Angkor Wat Wins ArchaeoMadness
October 20, 2014
Angkor Wat (Cambodia) emerged as the 2014 ArchaeoMadness champion after a day of competition with Caracol (Belize) that was so intense it crashed the AIA website server more than once, preventing fans of both sites from voting for brief intervals while we worked to get the site back up.
ArchaeoMadness was introduced this year as an interactive and entertaining way to count down the days until International Archaeology Day (held annually on the third Saturday in October). Designed as a bracket-style competition, ArchaeoMadness included 32 archaeological sites in a single elimination tournament. Each day participants voted for their favorite archaeological site in a head-to-head competition between two sites. The winning sites from each match-up moved on to the next round and this was repeated in each round until the championship.
Angkor Wat, a 9th-15th century Khmer capital as well as an artistic and architectural icon, beat out several other well-known sites before being crowned as this year’s champion, including Chaco Canyon (USA), Machu Picchu (Peru), Tikal (Guatemala), and Cahokia (USA).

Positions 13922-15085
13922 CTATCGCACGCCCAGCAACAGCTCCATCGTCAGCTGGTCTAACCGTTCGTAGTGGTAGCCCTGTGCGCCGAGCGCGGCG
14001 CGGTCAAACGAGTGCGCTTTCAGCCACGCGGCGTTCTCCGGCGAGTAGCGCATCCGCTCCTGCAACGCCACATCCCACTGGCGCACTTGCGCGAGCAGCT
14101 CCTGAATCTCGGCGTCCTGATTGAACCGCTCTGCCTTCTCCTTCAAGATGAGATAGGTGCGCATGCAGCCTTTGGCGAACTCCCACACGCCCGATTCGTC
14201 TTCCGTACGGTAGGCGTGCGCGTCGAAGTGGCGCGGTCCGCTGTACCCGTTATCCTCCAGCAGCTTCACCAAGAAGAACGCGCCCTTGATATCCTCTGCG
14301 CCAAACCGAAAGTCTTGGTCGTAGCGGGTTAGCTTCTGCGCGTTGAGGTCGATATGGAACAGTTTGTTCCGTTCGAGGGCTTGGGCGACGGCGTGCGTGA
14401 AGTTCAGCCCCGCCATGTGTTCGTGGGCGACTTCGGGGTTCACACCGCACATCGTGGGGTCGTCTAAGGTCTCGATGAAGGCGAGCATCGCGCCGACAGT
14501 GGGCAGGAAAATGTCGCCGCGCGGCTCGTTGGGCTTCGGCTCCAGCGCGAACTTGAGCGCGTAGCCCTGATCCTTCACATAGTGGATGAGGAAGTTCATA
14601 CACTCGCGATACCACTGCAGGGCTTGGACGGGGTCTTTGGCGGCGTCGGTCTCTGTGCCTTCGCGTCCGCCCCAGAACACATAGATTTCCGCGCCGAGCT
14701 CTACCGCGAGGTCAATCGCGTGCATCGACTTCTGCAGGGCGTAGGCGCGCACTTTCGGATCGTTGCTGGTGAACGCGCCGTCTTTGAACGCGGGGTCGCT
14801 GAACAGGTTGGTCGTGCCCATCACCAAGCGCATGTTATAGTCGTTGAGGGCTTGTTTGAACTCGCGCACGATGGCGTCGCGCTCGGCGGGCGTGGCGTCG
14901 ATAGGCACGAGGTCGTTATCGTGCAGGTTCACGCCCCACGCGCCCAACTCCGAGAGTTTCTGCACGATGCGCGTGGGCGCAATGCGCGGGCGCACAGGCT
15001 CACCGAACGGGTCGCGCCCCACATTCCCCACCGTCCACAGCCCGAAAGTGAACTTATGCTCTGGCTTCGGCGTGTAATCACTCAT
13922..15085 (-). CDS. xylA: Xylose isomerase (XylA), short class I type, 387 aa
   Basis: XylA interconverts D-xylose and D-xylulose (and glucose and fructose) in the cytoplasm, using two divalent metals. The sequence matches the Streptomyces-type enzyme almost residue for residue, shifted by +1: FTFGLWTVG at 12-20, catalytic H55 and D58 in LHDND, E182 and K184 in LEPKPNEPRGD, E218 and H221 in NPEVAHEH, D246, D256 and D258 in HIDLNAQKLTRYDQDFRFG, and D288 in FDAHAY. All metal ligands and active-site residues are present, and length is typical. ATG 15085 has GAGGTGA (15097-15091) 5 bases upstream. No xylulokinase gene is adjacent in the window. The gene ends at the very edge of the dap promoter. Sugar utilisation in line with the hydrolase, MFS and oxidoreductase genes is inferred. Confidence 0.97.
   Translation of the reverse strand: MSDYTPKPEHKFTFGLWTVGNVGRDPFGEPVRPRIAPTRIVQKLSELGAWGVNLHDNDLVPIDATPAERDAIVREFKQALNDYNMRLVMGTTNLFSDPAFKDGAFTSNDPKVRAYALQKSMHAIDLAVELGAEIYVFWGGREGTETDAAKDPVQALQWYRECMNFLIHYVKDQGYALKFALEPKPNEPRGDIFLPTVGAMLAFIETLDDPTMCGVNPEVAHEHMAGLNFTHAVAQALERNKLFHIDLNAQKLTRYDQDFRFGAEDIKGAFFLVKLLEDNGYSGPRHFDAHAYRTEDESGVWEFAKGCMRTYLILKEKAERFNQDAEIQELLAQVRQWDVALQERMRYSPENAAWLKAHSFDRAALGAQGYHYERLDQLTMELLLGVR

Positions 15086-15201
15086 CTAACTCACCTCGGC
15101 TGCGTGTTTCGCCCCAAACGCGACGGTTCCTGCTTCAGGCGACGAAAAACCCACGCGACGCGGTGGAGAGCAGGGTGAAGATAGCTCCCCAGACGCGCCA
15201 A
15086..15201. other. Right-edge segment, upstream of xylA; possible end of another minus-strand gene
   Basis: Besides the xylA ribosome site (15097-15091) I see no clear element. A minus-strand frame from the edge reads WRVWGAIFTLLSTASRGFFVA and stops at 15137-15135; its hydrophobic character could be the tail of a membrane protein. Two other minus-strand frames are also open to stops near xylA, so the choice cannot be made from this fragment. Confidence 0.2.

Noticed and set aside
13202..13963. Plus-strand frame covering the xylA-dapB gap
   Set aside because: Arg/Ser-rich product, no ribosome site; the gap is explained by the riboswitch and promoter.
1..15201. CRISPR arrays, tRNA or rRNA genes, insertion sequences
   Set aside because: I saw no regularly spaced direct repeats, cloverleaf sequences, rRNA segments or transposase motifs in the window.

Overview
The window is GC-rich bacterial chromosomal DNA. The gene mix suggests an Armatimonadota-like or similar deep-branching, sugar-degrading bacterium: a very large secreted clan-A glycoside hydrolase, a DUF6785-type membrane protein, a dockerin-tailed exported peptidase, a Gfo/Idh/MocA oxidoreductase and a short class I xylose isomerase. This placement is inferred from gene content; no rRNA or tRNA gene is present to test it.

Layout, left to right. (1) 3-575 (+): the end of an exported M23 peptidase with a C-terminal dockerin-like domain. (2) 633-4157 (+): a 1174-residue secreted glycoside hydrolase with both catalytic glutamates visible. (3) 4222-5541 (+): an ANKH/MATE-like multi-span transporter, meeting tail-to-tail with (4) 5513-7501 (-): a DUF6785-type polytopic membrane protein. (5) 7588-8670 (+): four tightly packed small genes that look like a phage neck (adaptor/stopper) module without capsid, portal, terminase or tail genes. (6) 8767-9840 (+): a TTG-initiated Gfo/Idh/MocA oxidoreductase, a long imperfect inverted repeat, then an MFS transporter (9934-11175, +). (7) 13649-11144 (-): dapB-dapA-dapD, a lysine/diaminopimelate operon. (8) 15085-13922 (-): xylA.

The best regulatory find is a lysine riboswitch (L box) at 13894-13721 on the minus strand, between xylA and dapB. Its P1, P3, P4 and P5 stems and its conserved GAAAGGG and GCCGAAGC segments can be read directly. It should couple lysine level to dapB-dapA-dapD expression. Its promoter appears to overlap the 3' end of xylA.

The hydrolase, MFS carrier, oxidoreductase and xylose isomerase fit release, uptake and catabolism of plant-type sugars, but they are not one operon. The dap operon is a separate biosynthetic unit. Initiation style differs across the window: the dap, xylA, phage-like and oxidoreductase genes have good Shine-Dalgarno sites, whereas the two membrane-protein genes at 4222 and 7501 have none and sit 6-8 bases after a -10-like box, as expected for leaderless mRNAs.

While this year’s ArchaeoMadness competition yielded a number of upsets, Angkor Wat’s most formidable opponent and this year’s runner up, Caracol, was certainly the competition’s most impressive underdog. Caracol’s success caught most ArchaeoMadness players by surprise as less than one percent of the brackets submitted predicted the site’s appearance in the championship round (in contrast, a little over 15 percent of players predicted Angkor Wat’s appearance). In the first round, Caracol soundly defeated Pompeii (Italy), a significant upset considering that Pompeii was the most popular pick to win the entire competition. Caracol went on to beat Sterkfontein, Troy, and Petra before falling to Angkor Wat.
The 31 individual match-ups yielded over 11,000 votes (with just over one-third of the votes cast on the final day). Actual web traffic was much higher, as many individuals revisited sites throughout the day to check the progress of their selected site. Now that we know how popular ArchaeoMadness is, the AIA is already making plans to strengthen the website server so that next year’s competition can go off without a hitch.
What site(s) would you like to nominate for next year’s competition? Each tournament will feature four sites each from the following geographic regions: Africa, Central America, Central and Eastern Asia, Europe, the Near East, North America, South America, and Oceania.